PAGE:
It's important to recognise that while a website may be 'secure', meaning it is safe from hackers and malware, the content of the website itself may not be safe or appropriate. In fact, almost all phishing websites - fake websites used as part of online scams to gain access to sensitive information - are secure sites and so display the 'Connection is secure' line.
Most web browsers will warn you if you are trying to access an insecure site, and depending on your security settings, may block you from accessing it.
Cybersecurity tools like malware software or anti-virus software have been commonplace in IT for decades. And while the security of broadband providers and web browsers has improved significantly over that time, there is still merit in using software to increase your protection.
Stop them using public Wi-Fi
You may instruct your child that they are only to use the internet while connected to Wi-Fi, to prevent them running up expensive mobile data charges. And with a growing network of public Wi-Fi networks available in coffee shops, on public transport, or in urban areas, these could be particularly appealing to a child.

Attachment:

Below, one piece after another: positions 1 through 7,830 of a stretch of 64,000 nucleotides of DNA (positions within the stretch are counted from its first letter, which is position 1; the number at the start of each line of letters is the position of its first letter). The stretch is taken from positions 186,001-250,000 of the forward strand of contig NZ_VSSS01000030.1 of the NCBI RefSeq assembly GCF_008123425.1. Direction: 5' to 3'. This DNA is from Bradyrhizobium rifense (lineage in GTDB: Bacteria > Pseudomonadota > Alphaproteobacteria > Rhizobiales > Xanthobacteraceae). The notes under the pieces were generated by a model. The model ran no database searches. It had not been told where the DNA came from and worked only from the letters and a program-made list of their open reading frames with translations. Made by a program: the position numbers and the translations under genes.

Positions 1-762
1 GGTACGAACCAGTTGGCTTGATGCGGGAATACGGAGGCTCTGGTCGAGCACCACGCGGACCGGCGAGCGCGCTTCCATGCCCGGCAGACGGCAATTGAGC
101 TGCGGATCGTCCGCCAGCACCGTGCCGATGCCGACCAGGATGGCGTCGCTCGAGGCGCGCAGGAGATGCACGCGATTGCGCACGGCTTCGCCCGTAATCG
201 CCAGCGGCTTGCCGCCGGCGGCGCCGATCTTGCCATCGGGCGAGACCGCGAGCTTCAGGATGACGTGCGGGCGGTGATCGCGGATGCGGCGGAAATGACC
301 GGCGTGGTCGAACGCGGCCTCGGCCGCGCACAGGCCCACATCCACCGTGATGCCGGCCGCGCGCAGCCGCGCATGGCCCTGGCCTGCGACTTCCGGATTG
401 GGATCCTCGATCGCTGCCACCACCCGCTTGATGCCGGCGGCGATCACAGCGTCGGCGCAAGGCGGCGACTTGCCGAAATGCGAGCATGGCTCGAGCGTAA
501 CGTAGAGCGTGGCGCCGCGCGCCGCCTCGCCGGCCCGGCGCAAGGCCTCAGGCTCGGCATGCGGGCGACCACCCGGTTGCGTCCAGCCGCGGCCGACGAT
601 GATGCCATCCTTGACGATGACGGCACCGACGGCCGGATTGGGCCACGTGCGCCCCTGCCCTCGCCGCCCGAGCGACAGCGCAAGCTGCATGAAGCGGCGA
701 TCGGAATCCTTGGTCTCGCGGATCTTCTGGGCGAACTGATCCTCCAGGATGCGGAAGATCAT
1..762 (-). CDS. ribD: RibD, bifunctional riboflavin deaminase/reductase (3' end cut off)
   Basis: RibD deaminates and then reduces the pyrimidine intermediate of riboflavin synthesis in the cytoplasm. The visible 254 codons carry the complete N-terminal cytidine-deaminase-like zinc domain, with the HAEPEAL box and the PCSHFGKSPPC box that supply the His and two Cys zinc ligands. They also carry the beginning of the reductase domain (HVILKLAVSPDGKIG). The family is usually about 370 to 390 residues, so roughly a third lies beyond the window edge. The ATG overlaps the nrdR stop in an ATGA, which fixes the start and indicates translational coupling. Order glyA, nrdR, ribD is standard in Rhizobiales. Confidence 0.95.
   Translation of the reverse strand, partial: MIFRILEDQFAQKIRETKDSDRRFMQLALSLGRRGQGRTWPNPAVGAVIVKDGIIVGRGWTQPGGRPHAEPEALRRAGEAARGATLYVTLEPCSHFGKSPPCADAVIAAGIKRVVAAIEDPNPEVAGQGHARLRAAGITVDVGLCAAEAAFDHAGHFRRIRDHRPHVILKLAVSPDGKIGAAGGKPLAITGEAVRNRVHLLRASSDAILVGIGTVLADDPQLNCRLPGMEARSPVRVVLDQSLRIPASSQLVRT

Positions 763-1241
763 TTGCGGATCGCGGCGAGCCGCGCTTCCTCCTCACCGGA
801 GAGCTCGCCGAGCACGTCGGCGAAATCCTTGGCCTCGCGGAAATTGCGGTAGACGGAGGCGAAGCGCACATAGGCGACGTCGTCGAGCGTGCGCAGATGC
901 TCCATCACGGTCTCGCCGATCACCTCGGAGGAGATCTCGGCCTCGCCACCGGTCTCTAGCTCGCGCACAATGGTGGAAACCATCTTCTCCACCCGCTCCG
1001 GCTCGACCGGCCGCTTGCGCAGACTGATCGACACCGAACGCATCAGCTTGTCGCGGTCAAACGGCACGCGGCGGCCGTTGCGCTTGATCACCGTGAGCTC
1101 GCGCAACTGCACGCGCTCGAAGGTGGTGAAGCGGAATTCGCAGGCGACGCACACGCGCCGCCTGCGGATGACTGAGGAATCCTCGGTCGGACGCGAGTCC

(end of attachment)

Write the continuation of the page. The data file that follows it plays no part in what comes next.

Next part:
However, these networks will not help your child to stay safe online. In fact, they're pretty dangerous. Public networks are rarely secure and therefore particularly vulnerable to attacks. Hackers are able to monitor your activity, steal information and install malicious software to your device.
That being said, using a VPN will provide protection when using public Wi-Fi.
Switch on automatic updates
Devices and apps allow you to choose whether or not they download and install the latest software updates automatically.